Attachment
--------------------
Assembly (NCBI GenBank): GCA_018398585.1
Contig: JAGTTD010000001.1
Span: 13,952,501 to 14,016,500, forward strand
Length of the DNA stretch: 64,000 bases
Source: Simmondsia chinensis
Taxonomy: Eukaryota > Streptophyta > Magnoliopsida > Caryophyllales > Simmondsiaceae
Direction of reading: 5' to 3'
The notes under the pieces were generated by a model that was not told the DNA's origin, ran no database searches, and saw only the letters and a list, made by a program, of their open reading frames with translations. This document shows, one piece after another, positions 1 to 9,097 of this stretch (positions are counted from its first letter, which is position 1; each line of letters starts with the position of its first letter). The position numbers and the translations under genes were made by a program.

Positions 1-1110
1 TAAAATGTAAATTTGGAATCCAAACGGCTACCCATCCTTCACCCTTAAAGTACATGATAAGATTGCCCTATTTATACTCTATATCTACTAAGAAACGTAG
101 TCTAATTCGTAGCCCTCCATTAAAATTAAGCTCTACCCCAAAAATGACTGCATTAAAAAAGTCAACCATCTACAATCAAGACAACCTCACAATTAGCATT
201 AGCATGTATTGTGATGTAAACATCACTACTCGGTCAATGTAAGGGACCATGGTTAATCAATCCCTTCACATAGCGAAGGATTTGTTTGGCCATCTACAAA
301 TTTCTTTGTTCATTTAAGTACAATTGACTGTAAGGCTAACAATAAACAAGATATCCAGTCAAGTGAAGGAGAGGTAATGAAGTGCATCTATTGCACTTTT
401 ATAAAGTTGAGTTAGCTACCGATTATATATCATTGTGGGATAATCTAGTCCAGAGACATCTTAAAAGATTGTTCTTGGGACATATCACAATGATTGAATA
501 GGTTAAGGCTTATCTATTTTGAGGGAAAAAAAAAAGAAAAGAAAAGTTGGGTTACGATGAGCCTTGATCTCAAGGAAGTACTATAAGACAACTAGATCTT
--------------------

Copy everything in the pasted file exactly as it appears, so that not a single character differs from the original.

Assembly (NCBI GenBank): GCA_018398585.1
Contig: JAGTTD010000001.1
Span: 13,952,501 to 14,016,500, forward strand
Length of the DNA stretch: 64,000 bases
Source: Simmondsia chinensis
Taxonomy: Eukaryota > Streptophyta > Magnoliopsida > Caryophyllales > Simmondsiaceae
Direction of reading: 5' to 3'
The notes under the pieces were generated by a model that was not told the DNA's origin, ran no database searches, and saw only the letters and a list, made by a program, of their open reading frames with translations. This document shows, one piece after another, positions 1 to 9,097 of this stretch (positions are counted from its first letter, which is position 1; each line of letters starts with the position of its first letter). The position numbers and the translations under genes were made by a program.

Positions 1-1110
1 TAAAATGTAAATTTGGAATCCAAACGGCTACCCATCCTTCACCCTTAAAGTACATGATAAGATTGCCCTATTTATACTCTATATCTACTAAGAAACGTAG
101 TCTAATTCGTAGCCCTCCATTAAAATTAAGCTCTACCCCAAAAATGACTGCATTAAAAAAGTCAACCATCTACAATCAAGACAACCTCACAATTAGCATT
201 AGCATGTATTGTGATGTAAACATCACTACTCGGTCAATGTAAGGGACCATGGTTAATCAATCCCTTCACATAGCGAAGGATTTGTTTGGCCATCTACAAA
301 TTTCTTTGTTCATTTAAGTACAATTGACTGTAAGGCTAACAATAAACAAGATATCCAGTCAAGTGAAGGAGAGGTAATGAAGTGCATCTATTGCACTTTT
401 ATAAAGTTGAGTTAGCTACCGATTATATATCATTGTGGGATAATCTAGTCCAGAGACATCTTAAAAGATTGTTCTTGGGACATATCACAATGATTGAATA
501 GGTTAAGGCTTATCTATTTTGAGGGAAAAAAAAAAGAAAAGAAAAGTTGGGTTACGATGAGCCTTGATCTCAAGGAAGTACTATAAGACAACTAGATCTT